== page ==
Monday, March 15, 2010

The Fantastic Mr. Fox

WORTH-IT: (Wes Anderson) Another take from this year's Oscar Animation Category, the stop-motion Fantastic Mr. Fox, based on the novel by Roald Dahl, is a worthy watch for Anderson-lovers. It's the story of a quirky fox family, on the run after Mr. Fox steals from the local farmers-3 of the biggest in the industry. All is well, and Fox's night of adventure seems harmless upon initial steal, that is until the farmers take revenge, threatening rodents of all species in the process of killing Fox. The film is fast-paced, heavy on Anderson-style dialogue and thought-provoking in very subtle ways. It's any Anderson movie. And as with all of those, for me, it was a bit disconnected, but in the end, left me with a strong suggestion of newly learned life lesson and a new perspective on survival. With the voices of George Clooney, Meryl Streep, Bill Murray and more this film has added personality and credibility, picking up what could have been vanilla animation with unknown actors. Each voice carried the quirks of its owner, helping add depth to the roles and chemistry between characters. It's opposite end of the spectrum from Dahl's earlier adapted novel, James and the Giant Peach - and even less for kids. In fact, I think most kids wouldn't notice if all the dialogue was left out. Bottom-line on this one, I love Wes Anderson, and saw this film for that reason only. If you're not a fan, and didn't like Rushmore, The Royal Tenenbaums, Darjeeling Limited, etc... you won't be on board with this either. On the other hand, if you do enjoy his eclectic story-telling, Fox is another great addition, right on par with what you'd come to expect from Anderson's films. I won't say its my favorite, but its worth seeing.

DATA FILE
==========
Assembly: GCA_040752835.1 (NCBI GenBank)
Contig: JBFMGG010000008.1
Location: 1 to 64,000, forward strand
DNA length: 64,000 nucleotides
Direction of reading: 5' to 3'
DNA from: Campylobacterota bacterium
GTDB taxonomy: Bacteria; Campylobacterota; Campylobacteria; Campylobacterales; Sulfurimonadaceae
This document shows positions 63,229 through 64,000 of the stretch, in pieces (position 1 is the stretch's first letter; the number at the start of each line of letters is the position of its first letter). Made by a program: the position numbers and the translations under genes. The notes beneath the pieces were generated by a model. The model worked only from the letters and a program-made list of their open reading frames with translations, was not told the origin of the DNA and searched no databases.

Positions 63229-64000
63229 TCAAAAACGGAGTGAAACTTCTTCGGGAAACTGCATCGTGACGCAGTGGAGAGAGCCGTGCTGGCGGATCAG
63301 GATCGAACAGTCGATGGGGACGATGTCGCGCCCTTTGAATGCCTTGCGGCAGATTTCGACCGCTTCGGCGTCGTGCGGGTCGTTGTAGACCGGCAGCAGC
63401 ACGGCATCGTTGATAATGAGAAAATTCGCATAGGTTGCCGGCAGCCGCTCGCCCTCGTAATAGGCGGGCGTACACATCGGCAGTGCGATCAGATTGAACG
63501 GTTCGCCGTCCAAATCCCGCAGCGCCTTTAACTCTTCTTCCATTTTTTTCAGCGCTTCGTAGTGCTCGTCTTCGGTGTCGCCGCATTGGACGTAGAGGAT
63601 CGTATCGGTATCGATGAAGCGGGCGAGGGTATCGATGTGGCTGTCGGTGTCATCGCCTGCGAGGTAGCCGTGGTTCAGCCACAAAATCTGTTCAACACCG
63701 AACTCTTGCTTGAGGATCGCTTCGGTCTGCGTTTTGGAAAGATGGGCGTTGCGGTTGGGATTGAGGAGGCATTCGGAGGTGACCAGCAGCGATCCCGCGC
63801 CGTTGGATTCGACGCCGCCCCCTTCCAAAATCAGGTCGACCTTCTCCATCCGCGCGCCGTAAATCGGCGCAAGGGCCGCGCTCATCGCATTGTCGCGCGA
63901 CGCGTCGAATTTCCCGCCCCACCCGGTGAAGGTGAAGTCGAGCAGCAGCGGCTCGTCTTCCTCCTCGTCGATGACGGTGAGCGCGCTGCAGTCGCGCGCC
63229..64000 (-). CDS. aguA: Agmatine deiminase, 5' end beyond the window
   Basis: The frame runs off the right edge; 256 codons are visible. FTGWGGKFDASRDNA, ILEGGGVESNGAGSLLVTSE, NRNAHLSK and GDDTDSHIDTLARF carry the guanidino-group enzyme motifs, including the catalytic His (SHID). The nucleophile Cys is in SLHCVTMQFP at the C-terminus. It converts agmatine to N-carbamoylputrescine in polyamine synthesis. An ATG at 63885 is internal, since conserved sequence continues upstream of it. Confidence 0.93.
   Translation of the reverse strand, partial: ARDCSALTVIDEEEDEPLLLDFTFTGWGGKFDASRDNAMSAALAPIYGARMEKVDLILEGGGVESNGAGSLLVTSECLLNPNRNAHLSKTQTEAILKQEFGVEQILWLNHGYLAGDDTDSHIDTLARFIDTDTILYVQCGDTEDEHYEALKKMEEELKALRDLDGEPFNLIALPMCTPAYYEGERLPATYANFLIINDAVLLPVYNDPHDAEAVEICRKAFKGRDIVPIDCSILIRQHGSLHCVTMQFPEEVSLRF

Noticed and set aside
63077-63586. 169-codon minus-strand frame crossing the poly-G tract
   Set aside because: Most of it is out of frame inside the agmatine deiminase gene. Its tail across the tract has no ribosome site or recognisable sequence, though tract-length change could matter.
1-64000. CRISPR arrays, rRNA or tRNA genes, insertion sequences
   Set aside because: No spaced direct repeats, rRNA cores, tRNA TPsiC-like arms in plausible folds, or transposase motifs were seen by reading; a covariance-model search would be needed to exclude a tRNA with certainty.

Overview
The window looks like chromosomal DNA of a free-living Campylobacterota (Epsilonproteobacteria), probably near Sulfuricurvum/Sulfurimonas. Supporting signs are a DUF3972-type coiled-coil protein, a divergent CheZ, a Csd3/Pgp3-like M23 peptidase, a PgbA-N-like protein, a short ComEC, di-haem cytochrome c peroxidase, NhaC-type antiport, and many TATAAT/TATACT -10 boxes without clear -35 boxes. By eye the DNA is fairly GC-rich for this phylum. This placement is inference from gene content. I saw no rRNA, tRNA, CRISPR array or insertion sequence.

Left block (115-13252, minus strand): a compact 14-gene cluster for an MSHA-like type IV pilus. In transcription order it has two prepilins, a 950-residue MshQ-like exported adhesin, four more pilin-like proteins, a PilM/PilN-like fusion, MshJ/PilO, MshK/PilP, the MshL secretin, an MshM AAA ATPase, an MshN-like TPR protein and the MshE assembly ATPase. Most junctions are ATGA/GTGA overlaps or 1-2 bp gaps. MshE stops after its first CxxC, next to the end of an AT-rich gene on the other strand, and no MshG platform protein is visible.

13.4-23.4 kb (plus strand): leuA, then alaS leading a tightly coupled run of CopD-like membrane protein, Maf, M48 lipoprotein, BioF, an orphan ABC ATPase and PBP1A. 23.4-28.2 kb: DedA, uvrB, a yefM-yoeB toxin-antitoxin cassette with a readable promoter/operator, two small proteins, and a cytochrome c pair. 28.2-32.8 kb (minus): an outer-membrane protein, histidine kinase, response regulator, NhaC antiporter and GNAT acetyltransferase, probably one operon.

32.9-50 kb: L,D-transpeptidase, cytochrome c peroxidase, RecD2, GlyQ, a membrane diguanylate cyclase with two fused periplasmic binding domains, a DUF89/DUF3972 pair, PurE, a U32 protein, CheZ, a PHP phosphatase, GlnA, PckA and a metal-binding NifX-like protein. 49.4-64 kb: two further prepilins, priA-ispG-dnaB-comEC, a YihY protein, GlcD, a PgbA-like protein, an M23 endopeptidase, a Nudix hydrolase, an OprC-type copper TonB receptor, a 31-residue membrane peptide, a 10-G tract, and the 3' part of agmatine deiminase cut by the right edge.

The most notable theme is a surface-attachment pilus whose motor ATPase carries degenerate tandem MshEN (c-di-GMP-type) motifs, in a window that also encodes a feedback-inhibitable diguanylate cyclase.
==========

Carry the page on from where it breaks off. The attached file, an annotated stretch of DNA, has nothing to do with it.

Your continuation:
1 comment:

Damon said...

I'm a bit late on commenting on this (I blame it on the fact that I rent from the public library). I whole heartily agree with you point that it's a consistent Wes Anderson film in the visuals and style, but what I thought stood out on this one was the great non-verbal stuff: the mole bumping his hands in the air when he's assigned a job in the caper, Mr. Fox's feet constantly shifting when he's toasting, and the final scenes dance number. I'd probably watch this movie on mute.